A notable example is the aforesaid study conducted by the Australian government. Part of the findings revealed that when compared to users of opiates, benzodiazepine users are more likely to be violent, more likely to have been in contact with the police, and more likely to have been charged with criminal behavior.
Some individuals use psychoactive drugs as a tool to perpetrate crime. Sexual offenders have used date rape drugs such as benzodiazepines and gamma-hydroxybutyrate to render vulnerable individuals incapacitated. Psychoactive can also facilitate ongoing criminal activities such as robbery and petty crimes.
Drug use is also associated with a criminal lifestyle. The so-called lifestyle mechanisms model mentioned by Sara Rolando et al. argues that the drug-crime relationship transpires in two ways: drug use can lead to crime, and criminal activity can lead to drug use. In other words, the consumption of psychoactive drugs is also an inherent part of a criminal lifestyle.
Consumer capitalism and economic inequality might also explain the relationship between drugs and crime. K. Irwin-Rogers explained that the prevalence of consumerism alongside high levels of inequality creates a great sense of frustration that compels young individuals to distribute and consume illegal drugs.
A framework based on consumerism and inequality synthesizes the economic, psychopharmacological, and systemic models of drug-crime relationship. For example, underprivileged people might use drugs as a distraction. Accessing these drugs substances would require them to resort to crimes. Addiction can promote criminal behavior.
There is also an emerging position that forms part of the overall argument for legalizing or decriminalizing the use of illicit drugs. For example, one of the arguments for legalizing recreational marijuana centers on the notion that decriminalization would remove or reduce the social costs and other sociopolitical issues that come from producing, trading, distributing, and consuming marijuana-based products.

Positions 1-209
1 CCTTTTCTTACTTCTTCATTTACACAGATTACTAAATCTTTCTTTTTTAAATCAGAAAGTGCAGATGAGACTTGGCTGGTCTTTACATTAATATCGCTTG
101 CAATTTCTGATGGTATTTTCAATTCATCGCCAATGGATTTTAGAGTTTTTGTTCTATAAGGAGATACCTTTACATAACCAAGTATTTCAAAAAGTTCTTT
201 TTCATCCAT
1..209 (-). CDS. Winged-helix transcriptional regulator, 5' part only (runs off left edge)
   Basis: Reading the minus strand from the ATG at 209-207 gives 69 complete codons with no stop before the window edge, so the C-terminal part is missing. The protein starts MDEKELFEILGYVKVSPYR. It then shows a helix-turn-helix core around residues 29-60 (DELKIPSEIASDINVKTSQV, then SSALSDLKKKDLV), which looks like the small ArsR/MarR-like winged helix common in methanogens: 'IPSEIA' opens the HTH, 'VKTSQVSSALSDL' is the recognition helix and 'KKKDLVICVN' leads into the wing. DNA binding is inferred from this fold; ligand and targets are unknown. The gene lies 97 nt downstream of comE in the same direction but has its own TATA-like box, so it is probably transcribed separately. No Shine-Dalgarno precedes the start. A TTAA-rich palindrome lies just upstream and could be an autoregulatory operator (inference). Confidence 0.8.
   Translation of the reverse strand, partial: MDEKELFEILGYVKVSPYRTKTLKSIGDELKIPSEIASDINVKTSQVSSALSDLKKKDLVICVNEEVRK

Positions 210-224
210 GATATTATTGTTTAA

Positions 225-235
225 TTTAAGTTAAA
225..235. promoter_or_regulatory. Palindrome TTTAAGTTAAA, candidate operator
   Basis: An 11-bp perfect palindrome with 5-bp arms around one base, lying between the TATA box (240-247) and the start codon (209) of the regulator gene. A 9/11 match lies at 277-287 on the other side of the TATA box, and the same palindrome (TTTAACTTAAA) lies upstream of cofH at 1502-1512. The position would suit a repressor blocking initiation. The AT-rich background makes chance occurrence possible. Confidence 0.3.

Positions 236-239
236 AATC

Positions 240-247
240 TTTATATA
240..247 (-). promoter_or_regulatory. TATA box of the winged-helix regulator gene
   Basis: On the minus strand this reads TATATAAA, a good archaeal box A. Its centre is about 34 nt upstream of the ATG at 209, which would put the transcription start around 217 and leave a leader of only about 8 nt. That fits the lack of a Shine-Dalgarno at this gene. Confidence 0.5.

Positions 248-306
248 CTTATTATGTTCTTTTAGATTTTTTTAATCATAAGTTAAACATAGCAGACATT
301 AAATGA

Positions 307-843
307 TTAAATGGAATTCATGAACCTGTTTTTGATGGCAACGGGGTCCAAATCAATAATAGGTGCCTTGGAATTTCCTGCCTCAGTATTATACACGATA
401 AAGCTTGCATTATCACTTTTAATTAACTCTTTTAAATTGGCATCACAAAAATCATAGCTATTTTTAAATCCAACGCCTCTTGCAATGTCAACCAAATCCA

A Final Note on the Link Between Drugs and Violent Crimes
The relationship between drugs and crime is undeniable. However, the fact remains that establishing a causal link between the two has remained at the center of a longstanding debate within the fields of criminology and sociology. The models proposed by Goldstein remain a popular reference for researchers, policymakers, and those in the academe. However, newer models have recently emerged to explore further the complexity within the drug-crime relationship.
FURTHER READINGS AND REFERENCES
- Associated Press. 2012. “Miami Face-eating Man Not High on Bat Salts, Laboratory Test Shows.” Herald Sun. Available online
- Baume, M. 2020. “Marseille Journal: In a City Plagued by Violence, a Spike in Crime Opens Eyes Nationwide.” The New York Times. Available online
- Bennett, T. and Holloway, K. 2009. “The Causal Connection Between Drug Misuse and Crime.” The British Journal of Criminology. 49(4): 513–531. DOI: 1093/bjc/azp014
- Fry, C., S., Bronwyn, Bruno, R., O’Keefe, B., and Miller, P. 2007. Benzodiazepine and Pharmaceutical Opioid Misuse and their Relationship to Crime: An Examination of Illicit Prescription Drug Markets in Melbourne, Hobart and Darwin – National Overview Report. NDLERF Monograph No. 21. Canberra: Australian Institute of Criminology. Available online
- Goldstein, P. J. 1985. “The Drug/Violence Nexus: A Tripartite Conceptual Framework.” Journal of Drug Issues. 15(4): 493-506. DOI: 1177/002204268501500406
- Irwin-Rogers, K. 2019. “Illicit Drug Markets, Consumer Capitalism and the Rise of Social Media: A Toxic Trap for Young People. Critical Criminology.” 27(4): 591-520. DOI: 1007/s10612-019-09476-2
- Malkin, E. 2020. “Guerrero at War: Chronicling Southern Mexico’s Forgotten Conflict—Photo Essay.” The Guardian. Available online
- Rolando, S., Asmussen Frank, V., Duke, K., Kahlert, R., Pisarska, A., Graf, N., and. Beccaria, F. 2020. “‘I Like Money, I Like Many Things’. The Relationship Between Drugs and Crime from the Perspective of Young People in Contact with Criminal Justice Systems.” Drugs: Education, Prevention and Policy. 1-10. DOI: 1080/09687637.2020.1754339